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The Youth Have a Voice, and It Is POWERFUL

Youngsters who live near Gaza's border simply want the same safety and security that kids in the rest of Israel have

It started with 18 years of rockets.

Then all of the years of tunnel infiltration, and the past eight months of kite and balloon arson- watching our south burn.

And then, after a weekend of bombardment, a few bleary-eyed, sleep-deprived, nerve-frazzled teachers came to school in Shar Hanegev and said: ENOUGH! There was an entire program developed: to have two types of school the following week: a school that would study as usual, and a school that would march to the capital. Despite the fact that official permission from “above”, was not granted, the kids – just as bleary-eyed, sleep-deprived and nerve-frazzled as their teachers from the weekend of rocket violence, took it from there.

150 left the Western Negev on Sunday, November 4th, for their trek to Jerusalem. They planned and organized, and ran their own tight ship. They received massive support from their parents, their communities, their teachers (unofficially, after hours) and the country. On the third day of their march, students and schools and companies and individuals wore black and bombarded social media with #black_south messages of support for them and for all of us who live down here.

150 left the Western Negev and five days later they blossomed into thousands. Six thousand people joined them, some on the way, some for the final rally in the Rose Garden in front of the Knesset, ending their 100 kilometer trek, welcomed to Jerusalem by President Rivlin, himself.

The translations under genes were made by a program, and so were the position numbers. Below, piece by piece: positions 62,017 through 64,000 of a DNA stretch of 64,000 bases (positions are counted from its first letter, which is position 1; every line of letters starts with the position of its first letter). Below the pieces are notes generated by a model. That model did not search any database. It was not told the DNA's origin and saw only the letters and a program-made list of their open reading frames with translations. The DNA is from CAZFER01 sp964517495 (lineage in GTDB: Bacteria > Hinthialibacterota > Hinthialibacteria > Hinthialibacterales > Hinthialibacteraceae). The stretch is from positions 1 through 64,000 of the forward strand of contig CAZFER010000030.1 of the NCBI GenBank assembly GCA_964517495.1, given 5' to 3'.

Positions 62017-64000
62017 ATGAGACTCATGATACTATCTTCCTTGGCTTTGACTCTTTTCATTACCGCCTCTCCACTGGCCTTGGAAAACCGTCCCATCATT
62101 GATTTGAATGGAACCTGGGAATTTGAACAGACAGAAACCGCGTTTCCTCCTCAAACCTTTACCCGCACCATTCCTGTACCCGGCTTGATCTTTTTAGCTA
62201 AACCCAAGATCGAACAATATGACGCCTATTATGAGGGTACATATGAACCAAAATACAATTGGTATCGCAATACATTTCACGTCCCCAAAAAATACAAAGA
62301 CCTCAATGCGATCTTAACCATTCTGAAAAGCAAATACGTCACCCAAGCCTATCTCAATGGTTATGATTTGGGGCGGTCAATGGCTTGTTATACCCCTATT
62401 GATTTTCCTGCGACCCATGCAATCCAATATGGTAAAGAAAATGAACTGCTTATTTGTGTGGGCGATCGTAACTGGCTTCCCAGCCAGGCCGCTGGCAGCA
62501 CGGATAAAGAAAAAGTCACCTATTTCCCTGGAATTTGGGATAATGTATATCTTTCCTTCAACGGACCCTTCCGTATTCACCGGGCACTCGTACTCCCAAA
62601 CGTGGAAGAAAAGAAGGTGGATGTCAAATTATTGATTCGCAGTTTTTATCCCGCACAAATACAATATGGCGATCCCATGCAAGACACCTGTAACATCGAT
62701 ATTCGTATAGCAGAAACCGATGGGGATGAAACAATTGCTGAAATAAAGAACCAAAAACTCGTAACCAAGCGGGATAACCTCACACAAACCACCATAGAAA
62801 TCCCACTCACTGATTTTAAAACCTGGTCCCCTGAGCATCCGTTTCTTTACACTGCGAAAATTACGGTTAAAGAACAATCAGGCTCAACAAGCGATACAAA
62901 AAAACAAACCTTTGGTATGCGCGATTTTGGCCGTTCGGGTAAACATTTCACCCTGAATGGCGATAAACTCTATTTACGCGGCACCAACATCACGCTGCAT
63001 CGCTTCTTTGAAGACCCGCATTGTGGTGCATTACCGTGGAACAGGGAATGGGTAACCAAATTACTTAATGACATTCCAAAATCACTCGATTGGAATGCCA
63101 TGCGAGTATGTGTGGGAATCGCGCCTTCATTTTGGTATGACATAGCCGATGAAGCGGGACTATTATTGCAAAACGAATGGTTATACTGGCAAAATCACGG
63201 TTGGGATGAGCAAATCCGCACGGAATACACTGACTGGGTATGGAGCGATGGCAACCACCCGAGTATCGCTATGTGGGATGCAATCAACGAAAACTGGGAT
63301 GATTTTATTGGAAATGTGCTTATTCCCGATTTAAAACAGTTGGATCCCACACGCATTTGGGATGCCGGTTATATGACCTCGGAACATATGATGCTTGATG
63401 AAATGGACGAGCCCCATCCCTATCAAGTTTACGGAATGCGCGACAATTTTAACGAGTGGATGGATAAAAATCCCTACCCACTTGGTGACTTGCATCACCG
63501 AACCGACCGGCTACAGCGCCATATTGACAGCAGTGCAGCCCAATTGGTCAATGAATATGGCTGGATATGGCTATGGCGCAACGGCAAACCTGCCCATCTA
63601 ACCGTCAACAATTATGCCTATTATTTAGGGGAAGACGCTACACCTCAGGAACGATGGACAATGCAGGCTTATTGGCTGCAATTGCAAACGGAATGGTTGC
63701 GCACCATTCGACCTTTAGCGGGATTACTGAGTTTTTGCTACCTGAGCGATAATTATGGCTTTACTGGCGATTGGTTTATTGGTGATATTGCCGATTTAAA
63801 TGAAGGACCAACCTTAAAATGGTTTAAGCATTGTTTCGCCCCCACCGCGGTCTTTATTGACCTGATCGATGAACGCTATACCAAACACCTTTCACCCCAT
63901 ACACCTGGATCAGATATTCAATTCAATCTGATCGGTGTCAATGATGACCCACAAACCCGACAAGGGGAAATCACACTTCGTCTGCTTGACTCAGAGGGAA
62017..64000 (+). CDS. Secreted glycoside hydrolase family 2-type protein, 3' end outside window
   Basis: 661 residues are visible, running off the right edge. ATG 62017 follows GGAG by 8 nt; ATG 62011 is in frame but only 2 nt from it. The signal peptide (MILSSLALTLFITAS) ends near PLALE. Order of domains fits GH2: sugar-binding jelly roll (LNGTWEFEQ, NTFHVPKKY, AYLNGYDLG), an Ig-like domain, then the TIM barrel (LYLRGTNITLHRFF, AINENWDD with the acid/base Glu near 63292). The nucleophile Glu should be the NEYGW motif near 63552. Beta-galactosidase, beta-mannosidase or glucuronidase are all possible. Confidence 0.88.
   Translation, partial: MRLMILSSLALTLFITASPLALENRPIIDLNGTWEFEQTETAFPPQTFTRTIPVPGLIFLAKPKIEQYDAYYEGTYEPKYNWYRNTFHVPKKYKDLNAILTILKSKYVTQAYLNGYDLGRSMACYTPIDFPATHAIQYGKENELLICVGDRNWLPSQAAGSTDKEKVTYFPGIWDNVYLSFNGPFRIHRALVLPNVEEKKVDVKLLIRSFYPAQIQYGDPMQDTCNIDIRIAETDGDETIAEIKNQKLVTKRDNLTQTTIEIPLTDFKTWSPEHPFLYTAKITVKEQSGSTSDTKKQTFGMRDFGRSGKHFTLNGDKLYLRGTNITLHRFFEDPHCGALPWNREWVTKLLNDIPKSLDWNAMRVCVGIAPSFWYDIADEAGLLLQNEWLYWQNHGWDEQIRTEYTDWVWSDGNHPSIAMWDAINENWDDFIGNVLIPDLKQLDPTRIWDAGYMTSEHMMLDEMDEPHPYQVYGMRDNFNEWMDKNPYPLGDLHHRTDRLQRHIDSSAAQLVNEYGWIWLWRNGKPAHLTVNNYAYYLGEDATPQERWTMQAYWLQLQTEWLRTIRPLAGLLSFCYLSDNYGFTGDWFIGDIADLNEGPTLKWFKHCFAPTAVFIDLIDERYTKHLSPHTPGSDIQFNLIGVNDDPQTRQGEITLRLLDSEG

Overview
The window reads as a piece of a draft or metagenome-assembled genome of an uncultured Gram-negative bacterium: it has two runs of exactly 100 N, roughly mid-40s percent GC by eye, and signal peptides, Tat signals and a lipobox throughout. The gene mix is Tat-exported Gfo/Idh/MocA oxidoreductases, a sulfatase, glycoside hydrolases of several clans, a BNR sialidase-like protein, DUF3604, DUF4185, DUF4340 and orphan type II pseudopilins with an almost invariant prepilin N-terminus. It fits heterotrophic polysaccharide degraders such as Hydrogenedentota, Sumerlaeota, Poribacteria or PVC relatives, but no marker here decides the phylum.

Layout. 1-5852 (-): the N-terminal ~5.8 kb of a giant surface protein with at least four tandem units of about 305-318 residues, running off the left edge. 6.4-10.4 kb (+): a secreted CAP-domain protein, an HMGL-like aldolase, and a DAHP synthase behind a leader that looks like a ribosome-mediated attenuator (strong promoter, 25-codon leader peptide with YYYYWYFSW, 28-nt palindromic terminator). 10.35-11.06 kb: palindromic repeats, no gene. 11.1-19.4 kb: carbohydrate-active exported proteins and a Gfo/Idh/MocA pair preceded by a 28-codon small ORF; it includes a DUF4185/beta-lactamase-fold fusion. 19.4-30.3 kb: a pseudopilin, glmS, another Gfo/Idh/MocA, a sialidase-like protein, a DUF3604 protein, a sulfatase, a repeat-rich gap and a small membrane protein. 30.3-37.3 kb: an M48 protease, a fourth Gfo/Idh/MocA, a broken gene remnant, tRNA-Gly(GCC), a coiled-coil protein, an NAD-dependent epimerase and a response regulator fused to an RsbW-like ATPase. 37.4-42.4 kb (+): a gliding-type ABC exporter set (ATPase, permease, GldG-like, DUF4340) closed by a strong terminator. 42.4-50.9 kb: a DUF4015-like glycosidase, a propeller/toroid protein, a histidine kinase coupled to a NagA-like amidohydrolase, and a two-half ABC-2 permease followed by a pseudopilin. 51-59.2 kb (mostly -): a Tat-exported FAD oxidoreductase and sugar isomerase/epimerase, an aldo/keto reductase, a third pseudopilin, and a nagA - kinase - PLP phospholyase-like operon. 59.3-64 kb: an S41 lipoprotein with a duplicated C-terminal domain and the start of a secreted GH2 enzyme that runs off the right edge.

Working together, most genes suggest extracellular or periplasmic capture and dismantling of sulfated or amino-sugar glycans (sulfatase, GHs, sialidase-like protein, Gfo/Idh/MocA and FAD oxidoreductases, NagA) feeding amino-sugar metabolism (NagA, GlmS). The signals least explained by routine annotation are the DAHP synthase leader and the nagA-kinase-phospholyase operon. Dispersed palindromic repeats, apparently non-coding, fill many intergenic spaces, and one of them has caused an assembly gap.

All they want is the “luxury” of being able to grow up with the same safety and security that kids in the rest of the country have.

The biggest take away, which I heard in one of the speeches delivered at the end by one of the young participants is: “The youth have a voice, and it is powerful!” Even if they learned nothing more than this, it was worth all the effort. This was the end of the march, but hopefully only the beginning of more involvement of our youth in our lives here in the Gaza Envelope, on the Gaza border.

Turn up the volume.

(And YES – it WAS as amazing as it looks here!)

About the Author
Born in the USA, Adele has lived in a Kibbutz on the border with the Gaza Strip since 1975. She is a mother and a grandmother living and raising her family on the usually paradisaical, sometimes hellishly volatile border. She is affiliated with "The Movement for the Future of the Western Negev", for sanity's sake. She also moderates a FB group named "Life on the Border". Adele is a teacher of English as a Foreign Language, as well as a teacher trainer and counselor for the Israeli MoE for EFL and Digital Pedagogy. She blogs here about both Life on the Border, as well as about digital pedagogy, in "Digitally yours, @dele". She has recently become a devoted YouTuber, churning out about a YouTube a week on the topic of digital stuff. (https://goo.gl/iBVMEG) Her personal channel covers other issues close to her heart (medical clowning, Life on the Border, etc.) (https://goo.gl/uLP6D3) In addition, she is a trained medical clown and, as any southern clown would do, clowns as often as she can in the pediatric ward in the hospital in Ashkelon. Adele has 4 children, 6 grandchildren (and counting) and two dogs. She has yet to acquire a partridge in a pear tree.
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